I live in a “Hallmark” society, one that has devised a special day for just about everything. And we enjoy greeting-card sound bites for life’s details, no matter how important or trivial. I guess if we create a day to honor our sweethearts or dog walkers, people will buy pretty cards and sentimentalize.
Valentine’s Day occurs at the end of this week, and although it’s tempting to use this opportunity to post about the real St. Valentine, who was a Christian martyr, I’d rather linger awhile with the idea of romance. But let’s take it beyond the cards and flowers and candy.
There’s nothing wrong with the kind of romance that is glorified by the greeting cards. Quite a few people experience romance in the boyfriend/girlfriend way. Some people have long histories of romances; others have missed that particular pleasure for any number of reasons. The important thing, though, is what happens to a person willing to be swept up in love.
Romance requires an open heart. Whether you are lifted out of yourself by a kiss or by a prayer of deep contemplation, neither can happen before you say yes to the possibility. Yes sets in motion new relationships, new conversations, and new avenues for showing others care. You don’t get to the kiss before you allow your eyes to meet another’s. You don’t get to the gifts of friendship until you say yes to the talk over coffee. You don’t get to that sense of the Divine until you say, in some part of yourself, yes, even though you have no idea what you’re saying yes to.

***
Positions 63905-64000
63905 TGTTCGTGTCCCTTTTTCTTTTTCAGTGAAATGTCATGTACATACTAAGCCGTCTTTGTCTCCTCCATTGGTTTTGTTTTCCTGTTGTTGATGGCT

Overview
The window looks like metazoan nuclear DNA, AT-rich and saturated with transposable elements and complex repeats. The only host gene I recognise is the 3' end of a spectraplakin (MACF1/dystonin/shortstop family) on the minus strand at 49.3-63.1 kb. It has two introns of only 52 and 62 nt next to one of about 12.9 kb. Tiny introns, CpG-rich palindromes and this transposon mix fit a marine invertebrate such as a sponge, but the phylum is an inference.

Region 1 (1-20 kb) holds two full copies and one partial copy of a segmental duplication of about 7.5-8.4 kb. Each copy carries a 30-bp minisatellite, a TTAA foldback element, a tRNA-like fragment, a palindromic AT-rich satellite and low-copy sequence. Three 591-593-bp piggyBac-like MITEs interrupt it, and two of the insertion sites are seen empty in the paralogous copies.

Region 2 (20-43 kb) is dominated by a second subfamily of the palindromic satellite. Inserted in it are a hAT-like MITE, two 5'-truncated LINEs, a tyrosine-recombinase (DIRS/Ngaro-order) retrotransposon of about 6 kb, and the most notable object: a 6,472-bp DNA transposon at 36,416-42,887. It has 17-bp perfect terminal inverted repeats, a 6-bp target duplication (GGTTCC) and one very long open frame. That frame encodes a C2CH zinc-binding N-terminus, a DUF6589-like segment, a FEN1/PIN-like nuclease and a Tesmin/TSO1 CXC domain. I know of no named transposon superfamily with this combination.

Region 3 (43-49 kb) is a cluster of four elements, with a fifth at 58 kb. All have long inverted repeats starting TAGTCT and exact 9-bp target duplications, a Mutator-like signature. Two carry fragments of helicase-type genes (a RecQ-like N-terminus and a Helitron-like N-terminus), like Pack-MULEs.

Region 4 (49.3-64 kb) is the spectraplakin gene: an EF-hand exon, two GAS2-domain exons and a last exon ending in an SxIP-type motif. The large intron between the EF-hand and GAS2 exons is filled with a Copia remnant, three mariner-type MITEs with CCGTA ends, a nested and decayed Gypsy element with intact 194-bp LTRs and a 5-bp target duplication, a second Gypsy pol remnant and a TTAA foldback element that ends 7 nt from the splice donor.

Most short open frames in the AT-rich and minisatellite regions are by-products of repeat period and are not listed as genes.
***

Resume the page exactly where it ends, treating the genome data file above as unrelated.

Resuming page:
Romance is risk. It’s difficult to experience romance of any kind while you are fearful and self-protecting. So, whether or not February 14 signals to you the celebration of a significant other, I believe that God wants to see real romance in your life. Divine Love wants you brave and joyful. If you don’t feel particularly brave or joyful, be willing to get there. That’s a start.
What does “romance” signify for you?